Posted by: irishhungercomm | May 4, 2013

Memorial Mass for Victims of the Irish Hunger, 1845-1850 – New London, Connecticut

Memorial Mass for Victims of the Irish Hunger, 1845-1850

The Ancient Order of Hibernians (AOH) will sponsor a Memorial Mass for the victims of the Irish Hunger of 1845-50 at Saint Joseph’s Church, New London on Saturday, May 18 .  The AOH is the oldest and largest Irish-Catholic fraternal organization in America. Father Mark O’Donnell, Pastor of St. Joseph’s Church, is the Chaplain for the local John P. Holland Division.

This commemoration is being held in concert with similar activities to be held in May across Ireland, North America, Europe and Australia.  The commemoration will begin at the 5:00 PM Mass, and will be followed immediately after Mass by a presentation and then a dinner in the School Hall.  The featured speaker will be Dr. Grace Brady, Executive Director of the Irish Hunger Museum in Hamden, CT., who will give a power point presentation about the Museum, its history and artifacts.  The dinner that follows her presentation will be at $10 per adult and $5 for children 12 years and younger.  All proceeds will be donated to local food pantries.  Donations of non-perishable food items are also encouraged.

The program will commemorate the approximately 3.5 million Irish who are believed to have died or emigrated during the five year period of the potato blight from 1845 to 1850. To put this tragedy in perspective, that human loss is essentially equivalent to the eradication of almost the entire population of Connecticut in the short span of five years.

The causes of the devastating impact on the Irish peasant population can be traced largely to the dependence of the Irish peasants on a solely potato diet and by deliberate neglect by the British Government. This tragedy was summed up by Irish patriot John Mitchell when he said “God created the potato blight but Britain created the famine”. The fungus that ruined the potato crop for 3 out of 4 years actually came from America by ship; it infected much of Western Europe, although only Ireland was severely devastated. largely because of its absolute dependence on the potato and by the adverse relief policies of the British Government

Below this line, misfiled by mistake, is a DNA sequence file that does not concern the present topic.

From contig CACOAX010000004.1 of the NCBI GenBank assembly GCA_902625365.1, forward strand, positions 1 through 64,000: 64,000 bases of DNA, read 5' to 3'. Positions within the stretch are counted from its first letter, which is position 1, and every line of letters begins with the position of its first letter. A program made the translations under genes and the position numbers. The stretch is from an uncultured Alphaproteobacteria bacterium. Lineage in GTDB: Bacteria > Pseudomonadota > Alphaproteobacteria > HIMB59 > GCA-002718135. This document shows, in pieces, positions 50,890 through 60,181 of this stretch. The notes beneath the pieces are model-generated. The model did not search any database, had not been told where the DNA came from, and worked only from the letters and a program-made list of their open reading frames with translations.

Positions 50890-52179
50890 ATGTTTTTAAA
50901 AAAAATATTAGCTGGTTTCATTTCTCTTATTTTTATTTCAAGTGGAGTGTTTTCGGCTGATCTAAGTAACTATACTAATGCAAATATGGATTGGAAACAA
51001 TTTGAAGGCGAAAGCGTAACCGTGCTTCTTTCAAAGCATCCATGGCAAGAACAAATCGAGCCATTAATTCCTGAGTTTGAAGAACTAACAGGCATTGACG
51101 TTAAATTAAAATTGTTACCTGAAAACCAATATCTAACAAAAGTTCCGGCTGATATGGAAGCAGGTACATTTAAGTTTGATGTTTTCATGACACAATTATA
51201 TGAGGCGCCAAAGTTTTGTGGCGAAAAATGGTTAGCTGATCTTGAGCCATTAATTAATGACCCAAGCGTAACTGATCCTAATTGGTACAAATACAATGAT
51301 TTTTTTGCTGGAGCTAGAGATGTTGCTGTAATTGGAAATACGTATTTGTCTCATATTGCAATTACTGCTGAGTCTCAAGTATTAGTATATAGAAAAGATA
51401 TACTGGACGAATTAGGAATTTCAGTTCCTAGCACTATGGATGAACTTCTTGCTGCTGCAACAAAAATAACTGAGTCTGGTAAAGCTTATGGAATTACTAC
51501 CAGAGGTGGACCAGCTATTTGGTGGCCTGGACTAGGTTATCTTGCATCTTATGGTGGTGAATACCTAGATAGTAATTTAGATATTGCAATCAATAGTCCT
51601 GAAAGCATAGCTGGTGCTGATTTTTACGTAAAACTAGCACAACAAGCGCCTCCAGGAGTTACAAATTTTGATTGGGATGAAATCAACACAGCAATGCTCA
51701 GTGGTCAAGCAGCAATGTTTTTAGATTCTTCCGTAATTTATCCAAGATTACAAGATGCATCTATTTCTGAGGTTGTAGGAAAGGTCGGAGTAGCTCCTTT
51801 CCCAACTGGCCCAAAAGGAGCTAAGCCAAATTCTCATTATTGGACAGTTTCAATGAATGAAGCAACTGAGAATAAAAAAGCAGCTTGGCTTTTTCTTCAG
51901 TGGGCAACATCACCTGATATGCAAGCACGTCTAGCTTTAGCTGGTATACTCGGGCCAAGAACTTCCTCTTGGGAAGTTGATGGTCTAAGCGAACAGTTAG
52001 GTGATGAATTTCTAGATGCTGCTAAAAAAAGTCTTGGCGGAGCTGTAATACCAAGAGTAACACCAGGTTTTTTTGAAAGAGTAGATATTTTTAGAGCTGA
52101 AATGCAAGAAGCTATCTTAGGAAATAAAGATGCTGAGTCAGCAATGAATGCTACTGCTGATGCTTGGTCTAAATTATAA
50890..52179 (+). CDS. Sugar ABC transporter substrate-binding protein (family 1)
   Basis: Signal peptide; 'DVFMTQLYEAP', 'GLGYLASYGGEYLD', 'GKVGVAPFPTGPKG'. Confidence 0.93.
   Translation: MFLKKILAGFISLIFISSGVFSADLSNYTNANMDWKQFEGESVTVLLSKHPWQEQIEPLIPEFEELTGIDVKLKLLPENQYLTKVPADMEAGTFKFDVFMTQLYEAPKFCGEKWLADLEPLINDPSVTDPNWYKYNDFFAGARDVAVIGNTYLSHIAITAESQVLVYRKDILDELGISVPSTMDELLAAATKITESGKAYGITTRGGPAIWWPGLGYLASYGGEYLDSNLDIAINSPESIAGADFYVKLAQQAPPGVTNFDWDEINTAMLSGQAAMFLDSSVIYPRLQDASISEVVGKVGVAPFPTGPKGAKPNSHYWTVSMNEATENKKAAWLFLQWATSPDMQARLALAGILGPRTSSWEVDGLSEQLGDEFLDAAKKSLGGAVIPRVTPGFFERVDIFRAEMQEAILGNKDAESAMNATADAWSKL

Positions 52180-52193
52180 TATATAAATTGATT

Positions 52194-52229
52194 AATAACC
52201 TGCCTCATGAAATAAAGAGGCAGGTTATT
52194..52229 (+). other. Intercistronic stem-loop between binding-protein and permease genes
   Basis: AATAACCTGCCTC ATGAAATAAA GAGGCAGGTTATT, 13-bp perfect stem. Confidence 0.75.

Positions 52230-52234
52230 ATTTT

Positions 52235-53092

The 17th Century Cromwellian purges in Ireland and the later Penal Laws insured that the Irish peasant could own no land, paid exorbitant rents and subsisted exclusively on potatoes. The potato fungus that caused the blight ruined the potato crop. However, government neglect and mismanagement intensified the calamitous death of a large segment of the Irish population and near-destruction of the Irish culture. Historians refer to this “Hunger” tragedy as “the worst social disaster of 19th Century Europe”. Further, since food continued to be exported from Ireland during this five year period, in the form of livestock, grains, fruits and vegetables, the term “Famine” is a gross misnomer.

Emigration was seen by the victims as the only escape from death. Yet, approximately 20% of these emigrants died at sea, in “coffin ships”, and in quarantine stations. This Irish exodus to the United States and Canada was the first large wave of European immigration in North America. It was also the first to include large numbers of young, single women travelling alone.

The massive wave of Irish Catholic emigrants to America during this period set the stage for what became Irish-America. The immigrants were greeted in America with the same bigotry that they had experienced in Ireland. Most took menial and dangerous jobs at very little pay. As a result, they resided in the poorest slums in U.S. east coast cities and in transient camps while working to build railroads and to work in mines. But in America there was opportunity which was denied them in Ireland. It was after the Irish demonstrated their valor and patriotism in the U.S. Civil War that they began to be slowly assimilated into American society. This was the beginning of Irish America.

For information or dinner reservations, contact Jim Gallagher at 739-8216 or

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